The Bureau of International Labor Affairs (ILAB) is an operating unit of the United States Department of Labor which manages the department's international responsibilities. According to its mission statement: ''β€œThe Bureau of International Labor Affairs leads the U.S. Department of Labor's efforts to ensure that workers around the world are treated fairly and are able to share in the benefits of the global economy. ILAB's mission is to improve global working conditions, raise living standards, protect workers' ability to exercise their rights, and address the workplace exploitation of children and other vulnerable populations. Our efforts help to ensure a fair playing field for American workers and contribute to stronger export markets for goods made in the United States.”'' ILAB promotes the economic security and stability of United States workers in international affairs and provides advice and statistics on policy decisions which have U.S. labor concerns. The Bureau also represents the United States at trade negotiations and at international bodies like the International Labour Organization (ILO), the World Trade Organization (WTO), and the Organisation for Economic Co-operation and Development (OECD). It also provides technical assistance to foreign countries in the interest of benefiting the United States and additionally works with other government agencies to combat child labor and human trafficking abroad and in the United States. United States. Bureau of International Labor Affairs (ILAB).''Bureau of International Labor Affairs: A Brief Outline of Principal Activities''. Washington, DC: Department of Labor, 1994. The Bureau of International Labor Affairs is located in the Frances Perkins Building, Room S-2235, 200 Constitution Avenue, NW Washington, DC 20210. It is currently under the direction of Deputy Undersecretary for International Affairs Martha Newton.


The Bureau of International Labor Affairs was formed October 10, 1947, during the administration of President Harry S. Truman under the direction of Lewis B. Schwellenbach as a means to formally institutionalize the international directives of the Department of Labor. Since its creation, ILAB has helped pass the Trade Agreements Act of 1979, aided the introduction of the United States of America into the International Labour Organization (ILO), and administered the North American Agreement on Labor Cooperation (NAALC), the portion of the North American Free Trade Agreement (NAFTA) which dealt with trade relations and required the establishment of a department in each member state to provide information about labor conditions in that country.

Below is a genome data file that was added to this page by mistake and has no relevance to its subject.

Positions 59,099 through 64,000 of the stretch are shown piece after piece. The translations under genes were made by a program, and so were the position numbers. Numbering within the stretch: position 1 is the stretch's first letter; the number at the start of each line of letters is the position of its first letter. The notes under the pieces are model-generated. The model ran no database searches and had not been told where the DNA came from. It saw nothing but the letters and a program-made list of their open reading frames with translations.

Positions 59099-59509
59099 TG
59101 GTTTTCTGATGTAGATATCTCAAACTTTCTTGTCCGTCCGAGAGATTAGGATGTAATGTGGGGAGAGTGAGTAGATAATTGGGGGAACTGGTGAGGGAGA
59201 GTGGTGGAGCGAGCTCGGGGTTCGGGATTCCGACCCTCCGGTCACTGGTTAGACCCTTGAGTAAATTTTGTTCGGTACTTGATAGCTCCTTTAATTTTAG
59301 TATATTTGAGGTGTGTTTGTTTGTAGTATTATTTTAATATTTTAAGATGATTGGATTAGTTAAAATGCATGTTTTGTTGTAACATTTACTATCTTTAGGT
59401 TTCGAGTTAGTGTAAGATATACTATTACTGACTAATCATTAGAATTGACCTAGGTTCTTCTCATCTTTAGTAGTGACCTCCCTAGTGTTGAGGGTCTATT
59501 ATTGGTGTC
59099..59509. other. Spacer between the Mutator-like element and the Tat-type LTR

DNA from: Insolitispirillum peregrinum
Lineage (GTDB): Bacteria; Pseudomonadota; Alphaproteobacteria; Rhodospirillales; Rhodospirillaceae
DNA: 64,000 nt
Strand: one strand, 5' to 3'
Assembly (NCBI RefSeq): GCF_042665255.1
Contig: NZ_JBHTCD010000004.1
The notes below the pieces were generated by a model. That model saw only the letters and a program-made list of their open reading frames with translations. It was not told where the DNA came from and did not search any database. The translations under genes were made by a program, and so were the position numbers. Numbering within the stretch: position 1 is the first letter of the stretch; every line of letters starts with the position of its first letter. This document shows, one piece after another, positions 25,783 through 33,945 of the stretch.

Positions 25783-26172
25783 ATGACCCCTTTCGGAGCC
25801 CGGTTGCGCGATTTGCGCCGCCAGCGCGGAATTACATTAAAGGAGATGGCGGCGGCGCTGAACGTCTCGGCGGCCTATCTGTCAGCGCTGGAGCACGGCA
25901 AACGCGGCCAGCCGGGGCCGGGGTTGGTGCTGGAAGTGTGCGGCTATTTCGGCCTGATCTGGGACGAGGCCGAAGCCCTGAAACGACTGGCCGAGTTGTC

Child labor, human trafficking and forced labor

In 1993, the United States Congress directed the Secretary of Labor, Robert Reich at the time, to identify foreign industries and countries which export goods to the United States which were produced using child labor. Responsibility for this project was given to ILAB which published the first of its reports on the subject: The Sweat and Toil of Children: The Use of Child Labor in American Imports. In 1999, President Bill Clinton signed Executive Order 13126 which prohibited the purchase of items which were produced by forced or indentured labor. It also authorized the Department of Labor to compile a list of items and their respective countries which would be banned. This fell under the purview of the Bureau of International Labor Affairs.United States. Bureau of International Labor Affairs (ILAB)
"Executive Order 13126"
Washington, DC: U.S. Department of Labor, 2013. Accessed 25 June 2013